Two reigning Olympic champions, Tomasz Majewski of Poland (Shot Put) and Slovenia’s Primoz Kozmus (Hammer Throw), and two reigning World champions, Tatyana Lebedeva (women’s Long Jump) and Donald Thomas (men’s High Jump), competed in today’s edition of the annual ‘Super-Meet’ which was held in front of a capacity crowd of 25,000 spectators in Kawasaki, Japan (23).
Kawasaki is situated just south-west of Tokyo, and competitions were played out in Todoroki stadium, the site of this year’s national championships, under a sunny sky with a top temperature of 26.9C.
The meeting also featured the final race for Noboharu Asahara, 36, who has been the premier sprinter in Japan for many years.
Low key Shot won by Olympic champion; Murofushi prevails in Hammer
Poland’s Beijing champion Tomasz Majewski took the lead in the men’s Shot Put with a 19.37m release in the second round and never relinquished his lead. He improved to 19.63 in his fourth throw, while Ukraine’s Yuriy Bilonog, his predecessor as Olympic champion, could not put past 18m. He failed to improve his first throw of 17.66m and finished a distant second.
The men’s Hammer Throw featured a better quality competition. The Olympic champion Primoz Kozmus failed to throw past the 80m mark, while his fellow Beijing finalists Japan’s Koji Murofushi and Hungary’s Krisztian Pars battled for supremacy.
Murofushi took the lead with a 77.49m first round throw, while Pars’ first throw was 77.18m. Both throwers steadily improved with each round, with Pars going ahead with 80.67m in the fourth series of efforts. But Murofushi was not finished yet. He regained the lead with his sixth and final throw of 81.02m to win the competition, while Pars failed to improve.
Tatyana Lebedeva, the 2004 Olympic and 2007 World champion at the Long Jump, won this event today with a 6.81m performance. The Beijing silver medallist completely dominated the competitions, as any of her jumps, except for the first one, would have won the competition. The Japanese record holder Kumiko Ikeda was distant second with 6.45m.
Donald Thomas, who came from nowhere to win the High Jump in Osaka last year, won his specialty with a leap of 2.24m in Kawasaki, while Japanese national record holder Naoyuki Daigo finished second with 2.21m.
Although Kenji Narisako started the men’s 400m Hurdles fast and led most of the race, USA’s 2005 World Champion Bershawn Jackson, the bronze medallist in Beijing, came from behind to take the lead for good at tenth hurdle and won with 49.33. Narisako finished second with 49.68.
Two athletes who finished just out of medals in Beijing, Derek Miles and Damu Cherry, won in Kawasaki. Miles won the men’s Pole Vault with 5.60m. Daichi Sawano, the Japanese national record holder, also cleared 5.60m, he took two attempts to do so, while Miles cleared on his first attempt.
Although Candice Davis led the women’s 100m Hurdles until the 9th barrier, Damu Cherry came from behind to snatch the victory with 13.07, six one-hundredth ahead of Davis. An hour and half later, Davis finished second at flat 100m, while Cherry was fourth in the same race, which was won by Chisato Fukushima, the Japanese national record holder at 100m.
Other notable athletes in the meet were Briton Marlon Devonish, who won the men’s 200m and Hyleas Fountain, Beijing Heptathlon silver medallist, who finished third in both 100m Hurdles and Long Jump.
Asahara says his goodbyes and is greeted by Bolt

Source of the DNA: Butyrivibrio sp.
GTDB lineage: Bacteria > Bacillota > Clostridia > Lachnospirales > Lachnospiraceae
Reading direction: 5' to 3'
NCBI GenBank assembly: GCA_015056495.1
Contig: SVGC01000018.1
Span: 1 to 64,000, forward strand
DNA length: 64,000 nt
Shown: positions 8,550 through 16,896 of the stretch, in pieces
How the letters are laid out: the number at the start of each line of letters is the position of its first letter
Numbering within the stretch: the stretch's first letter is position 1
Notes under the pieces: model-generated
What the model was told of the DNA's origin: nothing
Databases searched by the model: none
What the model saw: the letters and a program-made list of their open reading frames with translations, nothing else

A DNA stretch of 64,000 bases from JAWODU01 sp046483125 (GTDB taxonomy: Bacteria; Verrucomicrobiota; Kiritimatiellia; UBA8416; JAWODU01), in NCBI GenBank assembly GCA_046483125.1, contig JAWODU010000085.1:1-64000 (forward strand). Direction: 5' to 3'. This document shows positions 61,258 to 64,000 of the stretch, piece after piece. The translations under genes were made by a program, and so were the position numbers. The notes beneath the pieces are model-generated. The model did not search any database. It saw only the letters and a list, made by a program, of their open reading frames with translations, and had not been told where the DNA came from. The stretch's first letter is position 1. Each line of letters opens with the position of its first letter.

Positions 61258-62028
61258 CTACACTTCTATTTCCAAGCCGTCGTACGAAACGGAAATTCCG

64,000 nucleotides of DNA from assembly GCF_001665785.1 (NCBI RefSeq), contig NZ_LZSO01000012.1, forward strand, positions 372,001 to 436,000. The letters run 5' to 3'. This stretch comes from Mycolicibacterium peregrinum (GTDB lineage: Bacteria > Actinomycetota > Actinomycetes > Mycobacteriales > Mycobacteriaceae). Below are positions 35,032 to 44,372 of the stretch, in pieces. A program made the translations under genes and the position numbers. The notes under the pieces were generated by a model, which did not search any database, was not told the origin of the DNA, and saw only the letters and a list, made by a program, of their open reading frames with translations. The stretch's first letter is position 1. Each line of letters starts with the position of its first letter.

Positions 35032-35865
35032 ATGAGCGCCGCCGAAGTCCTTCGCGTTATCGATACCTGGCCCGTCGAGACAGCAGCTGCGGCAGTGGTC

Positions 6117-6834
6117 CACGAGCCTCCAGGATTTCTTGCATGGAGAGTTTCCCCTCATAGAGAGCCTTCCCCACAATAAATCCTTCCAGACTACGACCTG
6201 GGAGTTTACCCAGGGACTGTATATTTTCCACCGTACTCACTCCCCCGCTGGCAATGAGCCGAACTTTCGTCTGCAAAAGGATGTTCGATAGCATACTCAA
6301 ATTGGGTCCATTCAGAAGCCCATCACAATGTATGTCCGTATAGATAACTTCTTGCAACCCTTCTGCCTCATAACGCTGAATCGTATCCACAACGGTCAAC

In Beijing, his fourth Olympics, Nobuharu Asahara anchored home the Japanese bronze medal winning 4x100m relay team, and in an emotional last race of his career Asahara competed along with his Olympic team-mates, Naoki Tsukahara, Shingo Suetsugu and Shinji Takahira, in the 100m in Kawasaki.
At the pre-meet press conference, Asahara said he would like to give what ever he has left in him, and asked his team-mates to give their 100% in the race also. He did not want any of his team mates to hold back so Asahara could win the final race of his career.
Tsukahara, the Beijing Olympic relay-lead off man started well and led for the first half of the 100m. However, he was passed by Asahara, Harry Aikines-Aryeetey of GBR and Michael Rodgers of USA in the last 50 metres to finish only fourth.
Aikines-Aryeetey won with 10.19, followed by Rodgers and Asahara.
“It wasn’t my best race, but it was exciting to run in front of so many fans. It was quite appropriate for my final race,” said Asahara who was greeted on the podium after the race by Jamaica's mutliple Olympic champion Usain Bolt who was attending the meeting as a VIP guest of the meeting organsiers.
Ken Nakamura for the IAAF
Assisted by Akihiro Onishi
1. Harry Aikines-Aryeetey (GBR) 10.19
2. Michael Rodgers (USA) 10.26
3. Nobuharu Asahara (JPN) 10.37
1. Marlon Devonish (GBR) 20.78
2. Hitoshi Saito (JPN) 20.83
3. Brendan Christian (ANT) 20.94
1. Lee Jung-Joon (KOR) 13.71
2. Aubrey Herring (USA) 13.77
3. Yuji Ohashi (JPN) 13.83
1. Bershawn Jackson (USA) 49.33
2. Kenji Narisako (JPN) 49.68
3. Takayuki Koike 50.02
1. Donald Thomas (BAH) 2.24m
2. Naoyuki Daigo (JPN) 2.21m
3. Hiromi Takahari (JPN) 2.18m
1. Derek Miles (USA) 5.60m
2. Daichi Sawano (JPN) 5.60m
3. Leonid Andreev (UZB) 5.40m
1. Tomasz Majewski (POL) 19.63m
2. Yuriy Bilonog (UKR) 17.66m
3. Tadashi Ohashi (JPN) 17.31m
1. Koji Murofushi (JPN) 81.02m
2. Krisztian Pars (HUN) 80.67m
3. Primoz Kozmus (SLO) 78.59m
1. Chisato Fukushima (JPN) 11.70
2. Candice Davis (USA) 11.89
3. Momoko Takahashi (JPN) 11.90
1. Miriam Barnes (USA) 53.18
2. Satomi Kubokura (JPN) 53.91
3. Maris Magi (EST) 53.99
1. Yuko Shimizu (JPN) 4:15.51
2. Minori Hayakari (JPN) 4:16.10
3. Mika Yoshikawa (JPN) 4:17.48
1. Damu Cherry (USA) 13.07
2. Candice Davis (USA) 13.13
3. Hyleas Fountain (USA) 13.22
1. Tatyana Lebedeva (RUS) 6.81m (1.2m/s)
2. Kumiko Ikeda (JPN) 6.45m (1.2m/s)
3. Hyleas Fountain (USA) 6.23m (2.1m/s)